However, the base mixture can also be produced by mixing appropriate amounts of the ascorbic acid with the sugar or sugar alcohol, moistening with about 6-10 weight % of water, passing this mass through a compactor and drying. The relative proportions of ingredients and the amount of water in the dried product is as described above. The "briquets" thereby obtained are comminuted and, after admixture of the lubricant, the pressable ascorbic acid granulate according to this invention is produced.
Although not as industrially attractive as the foregoing procedure, other orders of mixing, of course, can be utilized to prepare the granulate of this invention. Thus, all these components can be mixed together at once or any of the three can be added to a mixture of the other two. No matter which mixing technique is used, the final water content of the granulate should not exceed 0.1 weight % and the average particle size 0.1-2 mm. The ascorbic acid employed as a starting material may be all crystalline form or all powder form or a mixture of the two in any convenient proportions.
Surprisingly, for these production processes, only a minimum amount of adjuvant and additional materials is required. Thus, astonishingly, no further binding agent is necessary in addition to the sugar or sugar alcohol. Thus, the addition of a conventional binding agent, such as, e.g., starch, methyl cellulose or the like, can be completely omitted.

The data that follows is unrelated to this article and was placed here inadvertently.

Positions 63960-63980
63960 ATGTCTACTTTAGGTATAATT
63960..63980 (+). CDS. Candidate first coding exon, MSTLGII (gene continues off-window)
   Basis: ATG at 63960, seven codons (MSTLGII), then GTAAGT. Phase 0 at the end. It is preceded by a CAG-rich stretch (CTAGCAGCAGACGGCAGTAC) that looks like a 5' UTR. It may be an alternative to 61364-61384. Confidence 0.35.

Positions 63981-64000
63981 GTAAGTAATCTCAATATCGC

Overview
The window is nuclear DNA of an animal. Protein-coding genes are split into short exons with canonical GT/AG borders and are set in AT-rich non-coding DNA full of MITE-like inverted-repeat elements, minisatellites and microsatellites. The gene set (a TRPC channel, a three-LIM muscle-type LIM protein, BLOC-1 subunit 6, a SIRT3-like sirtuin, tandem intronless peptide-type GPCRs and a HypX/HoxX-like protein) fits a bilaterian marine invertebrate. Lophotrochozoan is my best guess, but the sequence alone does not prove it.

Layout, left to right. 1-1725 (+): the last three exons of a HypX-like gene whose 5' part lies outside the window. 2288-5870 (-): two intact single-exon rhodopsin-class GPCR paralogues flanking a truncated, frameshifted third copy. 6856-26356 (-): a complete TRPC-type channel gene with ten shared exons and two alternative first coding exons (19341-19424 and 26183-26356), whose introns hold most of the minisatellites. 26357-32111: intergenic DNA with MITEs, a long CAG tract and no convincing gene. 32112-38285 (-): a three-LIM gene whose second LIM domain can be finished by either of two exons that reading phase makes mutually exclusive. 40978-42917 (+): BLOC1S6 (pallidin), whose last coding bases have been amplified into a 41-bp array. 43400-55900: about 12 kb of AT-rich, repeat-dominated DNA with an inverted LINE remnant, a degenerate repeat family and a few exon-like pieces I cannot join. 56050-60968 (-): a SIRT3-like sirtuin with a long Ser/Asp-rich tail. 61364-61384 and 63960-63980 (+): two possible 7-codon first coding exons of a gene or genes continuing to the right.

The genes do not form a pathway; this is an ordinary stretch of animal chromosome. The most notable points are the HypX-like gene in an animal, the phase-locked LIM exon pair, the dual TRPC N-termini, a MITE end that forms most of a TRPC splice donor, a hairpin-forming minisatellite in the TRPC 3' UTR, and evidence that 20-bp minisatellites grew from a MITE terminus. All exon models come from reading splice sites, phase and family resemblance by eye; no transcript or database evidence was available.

Suitable sugars include all conventional sugars, such as, e.g., glucose, mannose, fructose, etc., but cane sugar (saccharose) is preferred. However, there can advantageously also be employed conventional sugar alcohols, such as, e.g., sorbitol, mannitol, xylitol, whereby sorbitol is preferred.
The sugar or sugar alcohol is employed in an amount of 5-9 weight %. Very good results are achieved even with the smallest amount in this range. However, the sugar or sugar alcohol is preferably employed in an amount of 8-9 weight %.
The particle size of the granulates according to the invention is, in itself, not critical. However, as a rule, granulates are employed with an average particle size of 0.1 to 2 mm, those with a particle size of 0.1 to 1 mm, being especially preferred.
In any case, the so produced granulates can be directly pressed into tablets without further need for any other additives. As a result, it is surprising that a very good pressability is achieved even with the very small amounts of 1-2 weight % of lubricant.